Fukuda has many speaking engagements coming up. He is also hosting a group of UC Berkeley grad students to tour the area. They need more than just book learning.

Action Items

Fukuda said there are a couple of items that he just ran out of time to finish. Things like the contracts for the Okieville Recharge Project and some of the assessment documents. However, the conflict of interest code needs to be updated. It was last approved in the 1990s and was just a copy of what the state law was then. The proposal is to adopt a barebones conflict of interest code that allows changes at the state level to be plugged in every two years. Sounded good. Fukuda showed the board who was included and they will all have to provide Form 770, financial disclosures. The board approved.

The next resolution was to dissolve the Kaweah River Power Authority, a JPA from when the districts owned the power plant at Lake Kaweah. This resolution expresses TID’s desire to pay for the  final audit and associated legal fees to end things at the end of this month. Fukuda said while this was once a profitable venture the power industry isn’t something to be involved in at this time in California. Martin said it is discouraging that hydropower isn’t listed as a renewable energy. And folks wonder why trust in government is so very low. The board approved.

The last item under action is a LAFCo matter. Fukuda said there hasn’t been a detachment from TID in decades. It took some dusting off of the procedure to get this in the hopper and moving. At issue is the district’s Liberty Ditch and easement and nearby residential/commercial development. He said the City of Tulare will back TID. On a side note this triggered the city to review this procedure as no one there remembered how to go about this. The last thing I heard before the board approved was this may require a resolution to pass a resolution to pass this resolution. Wouldn’t surprise me, this is California after all.

Director Reports

The last item for open session is reports from directors. All the directors sit on other boards of interest to TID; like Rick Borges represents TID on the Friant Water Authority board and Martin is TID’s representative to the Mid Kaweah GSA. If you could see the TID agenda all the initials of organizations behind the names of the directors looks like someone spilled alphabet soup.

Martin began with a report on the Kaweah Basin Water Quality Association said the open seats have been filled. He then said due to the poor handwriting he wasn’t completely sure what he was talking about and neither was I. But I did hear there will be a growers’ workshop in Visalia for some reason. Closed session was next and that took us to 11:25am. Go be good to each other.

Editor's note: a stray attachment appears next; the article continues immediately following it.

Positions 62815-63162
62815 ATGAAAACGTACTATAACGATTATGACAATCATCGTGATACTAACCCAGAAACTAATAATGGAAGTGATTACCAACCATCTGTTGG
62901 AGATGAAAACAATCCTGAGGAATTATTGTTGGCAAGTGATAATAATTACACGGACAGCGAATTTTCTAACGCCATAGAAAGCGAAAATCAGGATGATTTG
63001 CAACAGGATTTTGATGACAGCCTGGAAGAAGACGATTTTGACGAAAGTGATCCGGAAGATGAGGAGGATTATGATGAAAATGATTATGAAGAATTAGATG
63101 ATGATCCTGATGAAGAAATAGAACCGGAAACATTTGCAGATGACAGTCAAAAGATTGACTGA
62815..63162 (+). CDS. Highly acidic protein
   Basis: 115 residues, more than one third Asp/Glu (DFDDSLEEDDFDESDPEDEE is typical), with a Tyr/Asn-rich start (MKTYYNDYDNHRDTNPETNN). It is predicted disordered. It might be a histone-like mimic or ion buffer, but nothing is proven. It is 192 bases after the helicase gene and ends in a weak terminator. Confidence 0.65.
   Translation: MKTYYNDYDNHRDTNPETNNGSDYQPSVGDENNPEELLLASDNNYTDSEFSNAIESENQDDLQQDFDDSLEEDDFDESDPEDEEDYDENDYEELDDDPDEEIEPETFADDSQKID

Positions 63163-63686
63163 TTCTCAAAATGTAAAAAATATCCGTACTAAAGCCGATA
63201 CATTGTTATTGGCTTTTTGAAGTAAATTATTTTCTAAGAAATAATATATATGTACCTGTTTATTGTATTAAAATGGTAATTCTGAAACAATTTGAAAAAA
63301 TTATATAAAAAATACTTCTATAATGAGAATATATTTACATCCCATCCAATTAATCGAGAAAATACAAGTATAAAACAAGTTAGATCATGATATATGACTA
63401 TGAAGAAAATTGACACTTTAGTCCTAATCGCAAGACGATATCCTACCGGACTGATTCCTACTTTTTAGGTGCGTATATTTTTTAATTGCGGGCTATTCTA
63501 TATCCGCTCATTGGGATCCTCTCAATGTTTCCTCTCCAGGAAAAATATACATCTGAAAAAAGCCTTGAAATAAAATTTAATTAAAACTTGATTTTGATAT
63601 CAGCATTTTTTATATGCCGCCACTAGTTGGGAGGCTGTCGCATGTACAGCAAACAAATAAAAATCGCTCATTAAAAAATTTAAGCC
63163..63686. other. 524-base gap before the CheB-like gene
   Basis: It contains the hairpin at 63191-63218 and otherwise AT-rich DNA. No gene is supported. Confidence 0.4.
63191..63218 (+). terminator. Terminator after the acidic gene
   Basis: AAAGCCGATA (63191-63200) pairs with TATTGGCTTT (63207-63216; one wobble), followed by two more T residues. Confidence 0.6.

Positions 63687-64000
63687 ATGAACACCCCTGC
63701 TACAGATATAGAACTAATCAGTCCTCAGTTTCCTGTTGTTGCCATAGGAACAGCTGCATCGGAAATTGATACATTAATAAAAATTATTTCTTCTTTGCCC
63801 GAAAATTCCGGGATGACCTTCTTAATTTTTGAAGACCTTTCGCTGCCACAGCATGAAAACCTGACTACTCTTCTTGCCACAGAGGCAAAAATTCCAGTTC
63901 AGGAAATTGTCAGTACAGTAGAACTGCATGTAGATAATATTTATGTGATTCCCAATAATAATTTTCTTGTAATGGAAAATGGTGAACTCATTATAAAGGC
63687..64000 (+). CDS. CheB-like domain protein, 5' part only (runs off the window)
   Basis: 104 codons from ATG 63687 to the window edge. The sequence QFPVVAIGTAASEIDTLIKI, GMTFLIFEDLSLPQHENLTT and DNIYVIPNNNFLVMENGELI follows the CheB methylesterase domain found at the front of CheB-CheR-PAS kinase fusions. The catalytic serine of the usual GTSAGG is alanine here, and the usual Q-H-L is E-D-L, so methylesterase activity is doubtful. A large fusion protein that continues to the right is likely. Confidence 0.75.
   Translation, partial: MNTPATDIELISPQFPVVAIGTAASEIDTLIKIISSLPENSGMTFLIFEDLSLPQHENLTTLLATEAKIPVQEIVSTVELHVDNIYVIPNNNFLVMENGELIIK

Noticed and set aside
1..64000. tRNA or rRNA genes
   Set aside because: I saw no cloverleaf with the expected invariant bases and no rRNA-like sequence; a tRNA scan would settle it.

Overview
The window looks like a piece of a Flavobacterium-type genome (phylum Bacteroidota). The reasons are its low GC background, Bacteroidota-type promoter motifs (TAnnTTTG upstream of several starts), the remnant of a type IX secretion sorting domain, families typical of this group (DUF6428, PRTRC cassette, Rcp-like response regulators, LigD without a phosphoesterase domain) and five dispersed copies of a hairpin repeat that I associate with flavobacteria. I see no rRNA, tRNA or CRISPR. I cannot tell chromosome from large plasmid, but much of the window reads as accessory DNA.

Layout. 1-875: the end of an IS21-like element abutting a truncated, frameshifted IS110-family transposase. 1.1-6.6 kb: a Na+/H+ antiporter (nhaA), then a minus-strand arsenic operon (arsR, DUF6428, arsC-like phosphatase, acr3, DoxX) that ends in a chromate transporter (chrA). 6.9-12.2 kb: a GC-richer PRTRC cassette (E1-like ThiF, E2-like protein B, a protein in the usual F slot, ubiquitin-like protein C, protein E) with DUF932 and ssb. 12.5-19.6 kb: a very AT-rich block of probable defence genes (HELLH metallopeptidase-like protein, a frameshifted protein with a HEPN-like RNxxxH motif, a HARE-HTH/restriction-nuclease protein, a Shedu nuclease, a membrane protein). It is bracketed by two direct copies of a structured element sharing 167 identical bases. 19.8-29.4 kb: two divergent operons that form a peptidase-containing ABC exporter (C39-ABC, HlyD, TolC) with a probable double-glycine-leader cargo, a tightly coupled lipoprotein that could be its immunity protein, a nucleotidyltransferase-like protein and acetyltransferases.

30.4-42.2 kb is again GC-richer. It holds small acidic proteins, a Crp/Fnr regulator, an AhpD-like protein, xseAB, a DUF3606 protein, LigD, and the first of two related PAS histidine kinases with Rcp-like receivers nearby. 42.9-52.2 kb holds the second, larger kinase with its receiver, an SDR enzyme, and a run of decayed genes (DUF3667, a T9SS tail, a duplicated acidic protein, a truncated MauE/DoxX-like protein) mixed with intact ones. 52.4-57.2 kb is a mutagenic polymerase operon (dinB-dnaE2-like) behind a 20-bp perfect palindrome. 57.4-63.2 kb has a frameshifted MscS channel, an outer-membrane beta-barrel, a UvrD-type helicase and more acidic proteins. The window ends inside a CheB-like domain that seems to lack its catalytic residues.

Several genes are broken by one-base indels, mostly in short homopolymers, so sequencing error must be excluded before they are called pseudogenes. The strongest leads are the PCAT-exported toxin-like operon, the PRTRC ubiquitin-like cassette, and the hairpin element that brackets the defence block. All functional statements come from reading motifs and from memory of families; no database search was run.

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6826 Ave 240, Tulare, CA 93274 Office: 559/686-3425

Board: David G. Bixler- President, Richard S. Borges, Jr.-Vice President, Scott Rogers, Dave Martin & Michael Thomas

Staff: Aaron Fukuda-General Manager, Jeremy Barroll-Engineer, Kathi ArtisDistrict Controller, Wayne FoxSuperintendent, Marco CrenshawDistrict Watermaster & Alex Peltzer-Attorney.

About: The Tulare Irrigation District was organized September 21, 1889.  The original proposal for the formation of an irrigation district covering 219,000 acres, extending from the Sierra Nevada foothills to Tulare Lake, was eventually reduced to 32,500 acres.  The District continued in this status until January of 1948 when the so-called Kaweah Lands” (approximately 11,000 acres) were annexed. In October of 1948, approximately 31,000 acres, compromising the area served by the Packwood Canal Company were annexed to the District. A U.S. Bureau of Reclamation contract was signed in 1950 providing an annual supply of 30,000 acre-feet of Class 1 water, and up to 141,000 acre-feet of Class 2 water from the Friant-Kern Canal. The District and the Kaweah Delta Water Conservation District have coordinated efforts to enhance the recharge of groundwater within the Kaweah Basin.  During high flow times KDWCD may use the recharge basins with the District for recharge purposes. Further, KDWCD has historically provided for a financial incentive program through which the District sustains the level of groundwater recharge from supply sources into the District. This historical program was recently reinstated by both districts in lieu of the District’s plans to concrete-line this canal to conserve the surface water. TID is a member of the Mid Kaweah GSA DWR#-5-022.11